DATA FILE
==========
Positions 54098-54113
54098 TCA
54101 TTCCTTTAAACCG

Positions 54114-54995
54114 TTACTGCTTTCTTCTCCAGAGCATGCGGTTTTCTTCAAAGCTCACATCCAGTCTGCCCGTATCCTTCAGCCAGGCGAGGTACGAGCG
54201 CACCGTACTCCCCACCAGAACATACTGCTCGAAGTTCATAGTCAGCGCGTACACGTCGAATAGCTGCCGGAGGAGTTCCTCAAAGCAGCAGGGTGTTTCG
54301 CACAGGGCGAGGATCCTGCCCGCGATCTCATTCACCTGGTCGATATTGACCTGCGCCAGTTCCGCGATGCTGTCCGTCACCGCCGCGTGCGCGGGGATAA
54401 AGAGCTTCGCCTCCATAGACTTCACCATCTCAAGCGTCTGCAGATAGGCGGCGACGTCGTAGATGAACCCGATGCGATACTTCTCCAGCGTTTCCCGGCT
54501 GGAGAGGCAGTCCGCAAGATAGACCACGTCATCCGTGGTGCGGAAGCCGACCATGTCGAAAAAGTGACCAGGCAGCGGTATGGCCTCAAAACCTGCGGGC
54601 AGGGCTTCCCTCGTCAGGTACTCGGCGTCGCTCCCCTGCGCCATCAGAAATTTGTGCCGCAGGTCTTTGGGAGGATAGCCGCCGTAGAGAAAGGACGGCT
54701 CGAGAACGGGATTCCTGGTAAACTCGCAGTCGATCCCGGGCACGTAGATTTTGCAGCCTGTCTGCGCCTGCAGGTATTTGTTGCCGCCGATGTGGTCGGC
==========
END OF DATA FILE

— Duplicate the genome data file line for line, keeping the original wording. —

Positions 54098-54113
54098 TCA
54101 TTCCTTTAAACCG

Positions 54114-54995
54114 TTACTGCTTTCTTCTCCAGAGCATGCGGTTTTCTTCAAAGCTCACATCCAGTCTGCCCGTATCCTTCAGCCAGGCGAGGTACGAGCG
54201 CACCGTACTCCCCACCAGAACATACTGCTCGAAGTTCATAGTCAGCGCGTACACGTCGAATAGCTGCCGGAGGAGTTCCTCAAAGCAGCAGGGTGTTTCG
54301 CACAGGGCGAGGATCCTGCCCGCGATCTCATTCACCTGGTCGATATTGACCTGCGCCAGTTCCGCGATGCTGTCCGTCACCGCCGCGTGCGCGGGGATAA
54401 AGAGCTTCGCCTCCATAGACTTCACCATCTCAAGCGTCTGCAGATAGGCGGCGACGTCGTAGATGAACCCGATGCGATACTTCTCCAGCGTTTCCCGGCT
54501 GGAGAGGCAGTCCGCAAGATAGACCACGTCATCCGTGGTGCGGAAGCCGACCATGTCGAAAAAGTGACCAGGCAGCGGTATGGCCTCAAAACCTGCGGGC
54601 AGGGCTTCCCTCGTCAGGTACTCGGCGTCGCTCCCCTGCGCCATCAGAAATTTGTGCCGCAGGTCTTTGGGAGGATAGCCGCCGTAGAGAAAGGACGGCT
54701 CGAGAACGGGATTCCTGGTAAACTCGCAGTCGATCCCGGGCACGTAGATTTTGCAGCCTGTCTGCGCCTGCAGGTATTTGTTGCCGCCGATGTGGTCGGC